My life as a trapper in northern Ontario
My father (babaa) was tall, six-foot four, with blue eyes and a long black beard, and he always wore a grey newsboy cap. He was strict with us, but would also try to make us laugh from time to time. It was my babaa who taught me to trap.
From my earliest memory my father, mother, my two brothers and I would leave for our annual trip to the trapline at the end of September, just before the rivers and muskeg froze. We would spend a week at a temporary camp waiting for the freeze before moving on to our trapping area.
For three months we would live on the land and work the lines. In the mornings I would wake to babaa making a fresh pot of fragrant Labrador tea in our little cooking pot and baking bannock on the hot coals.
My family and I would stay out on the land until Christmas when we would return to the community in time to dry and ship some of our furs out to be auctioned. In January, we would return again to camp, but only for a couple of weeks. Just long enough to pack it up. For the rest of the season babaa would make day trips to the trap lines, just as I do now.
I went out to trap alone for the first time when my father became ill with complications after 30 years with diabetes. I was 18 years old, and I was very nervous about doing it right. I had learned by watching my father through the years, but it was when I caught something that I knew I was doing it right.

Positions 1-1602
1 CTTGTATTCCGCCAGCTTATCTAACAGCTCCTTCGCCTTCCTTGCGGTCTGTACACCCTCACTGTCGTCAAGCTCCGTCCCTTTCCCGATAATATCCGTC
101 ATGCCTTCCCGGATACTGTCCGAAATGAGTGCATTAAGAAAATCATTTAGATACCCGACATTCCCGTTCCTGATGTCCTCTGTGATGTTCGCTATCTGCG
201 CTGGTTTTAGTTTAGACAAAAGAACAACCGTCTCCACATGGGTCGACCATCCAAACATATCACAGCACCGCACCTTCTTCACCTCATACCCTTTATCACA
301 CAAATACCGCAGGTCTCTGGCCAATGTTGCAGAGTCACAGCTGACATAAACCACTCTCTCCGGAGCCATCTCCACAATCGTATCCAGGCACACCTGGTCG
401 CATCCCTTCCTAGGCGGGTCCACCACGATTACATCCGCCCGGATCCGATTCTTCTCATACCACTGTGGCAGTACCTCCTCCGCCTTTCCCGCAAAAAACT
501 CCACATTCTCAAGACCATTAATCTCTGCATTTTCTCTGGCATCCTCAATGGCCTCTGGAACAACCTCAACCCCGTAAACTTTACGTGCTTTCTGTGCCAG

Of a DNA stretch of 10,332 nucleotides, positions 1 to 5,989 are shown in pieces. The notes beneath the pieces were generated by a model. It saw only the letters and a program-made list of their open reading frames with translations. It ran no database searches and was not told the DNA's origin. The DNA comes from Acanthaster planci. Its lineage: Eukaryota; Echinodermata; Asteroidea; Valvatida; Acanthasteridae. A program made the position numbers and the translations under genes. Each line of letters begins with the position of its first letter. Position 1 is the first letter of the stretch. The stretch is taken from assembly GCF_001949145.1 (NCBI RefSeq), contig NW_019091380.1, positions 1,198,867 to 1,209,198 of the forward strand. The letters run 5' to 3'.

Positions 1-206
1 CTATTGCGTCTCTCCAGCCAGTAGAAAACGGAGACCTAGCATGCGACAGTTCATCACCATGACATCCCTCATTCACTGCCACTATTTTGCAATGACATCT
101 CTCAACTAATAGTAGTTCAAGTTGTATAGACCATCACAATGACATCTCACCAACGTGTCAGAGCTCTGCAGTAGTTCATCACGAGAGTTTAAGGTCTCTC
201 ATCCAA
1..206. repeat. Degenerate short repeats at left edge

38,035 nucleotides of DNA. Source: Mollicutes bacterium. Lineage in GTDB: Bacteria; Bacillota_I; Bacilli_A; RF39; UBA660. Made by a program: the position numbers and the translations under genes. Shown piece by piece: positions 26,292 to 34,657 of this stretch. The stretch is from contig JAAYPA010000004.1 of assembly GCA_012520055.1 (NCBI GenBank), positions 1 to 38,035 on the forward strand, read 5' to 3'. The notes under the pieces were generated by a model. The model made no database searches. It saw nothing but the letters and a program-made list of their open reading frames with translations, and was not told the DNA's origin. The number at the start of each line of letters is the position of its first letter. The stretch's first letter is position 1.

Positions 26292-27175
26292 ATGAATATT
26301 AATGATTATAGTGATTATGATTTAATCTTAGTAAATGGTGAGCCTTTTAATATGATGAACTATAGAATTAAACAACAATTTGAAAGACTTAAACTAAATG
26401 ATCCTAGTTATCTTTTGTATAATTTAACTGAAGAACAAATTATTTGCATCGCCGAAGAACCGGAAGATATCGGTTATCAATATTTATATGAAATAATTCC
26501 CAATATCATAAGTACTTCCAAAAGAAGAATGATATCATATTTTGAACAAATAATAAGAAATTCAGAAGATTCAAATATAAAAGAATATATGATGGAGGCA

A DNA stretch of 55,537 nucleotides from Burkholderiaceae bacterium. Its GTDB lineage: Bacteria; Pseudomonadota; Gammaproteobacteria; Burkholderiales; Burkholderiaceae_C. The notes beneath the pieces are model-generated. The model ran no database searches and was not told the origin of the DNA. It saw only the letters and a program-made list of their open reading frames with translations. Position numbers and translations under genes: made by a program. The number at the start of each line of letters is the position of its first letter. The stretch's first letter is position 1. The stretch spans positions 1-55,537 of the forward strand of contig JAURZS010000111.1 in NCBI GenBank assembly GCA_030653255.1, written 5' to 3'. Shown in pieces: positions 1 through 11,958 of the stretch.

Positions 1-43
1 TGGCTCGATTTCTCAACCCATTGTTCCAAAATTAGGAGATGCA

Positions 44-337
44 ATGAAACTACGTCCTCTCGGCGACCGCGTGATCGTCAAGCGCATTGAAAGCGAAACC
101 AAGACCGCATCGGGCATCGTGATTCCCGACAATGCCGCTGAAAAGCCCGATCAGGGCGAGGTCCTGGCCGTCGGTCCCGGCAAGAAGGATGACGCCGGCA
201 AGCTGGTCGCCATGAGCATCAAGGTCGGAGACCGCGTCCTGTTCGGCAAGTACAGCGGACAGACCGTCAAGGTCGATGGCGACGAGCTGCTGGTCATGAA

My parents taught me to trap, skin and dry the pelts we caught. The first time I tried to skin a catch it was a beaver, and I cut the ears off leaving two big holes in the pelt. Afterward my mother (nemama) pointed out my mistake. I never made it again.
Today, when I go out to set and check my traps, I leave in the early morning before sunrise and return after 10 o’clock at night. Whether a blizzard is blowing, and no matter how bitter the temperature, I head out on my snow machine. During the seven or eight hours of daylight I can set about 30 traps.
I use goose pieces to bait the traps hoping for a good catch. These days, marten bring the best price at the fur auction.
While I have never been afraid on the land, there can be the occasional nuisance, like a wolverine that finds my line and follows it, tearing traps apart with no sympathy. When this happens, the process of setting out the traps begins all over again, along with laying a trap for the crafty wolverine.
There are not many women who trap, but I learned a lot from my parents, how to live off the land, to snare rabbits and to trap beaver. It was their lessons that led to my life as part-time trapper, which now makes up a significant part of my income, especially when I don’t have other work in the community. To protect the animal population for the future, each year I move to a different section of my trapping territory to let it recover.
The days are long and trapping is hard work, but I enjoy getting away to see the trees and animals. It’s just so peaceful. Each year I look forward to the excitement of wondering what I will find in my traps, and returning to the land that my babaa taught me to respect.
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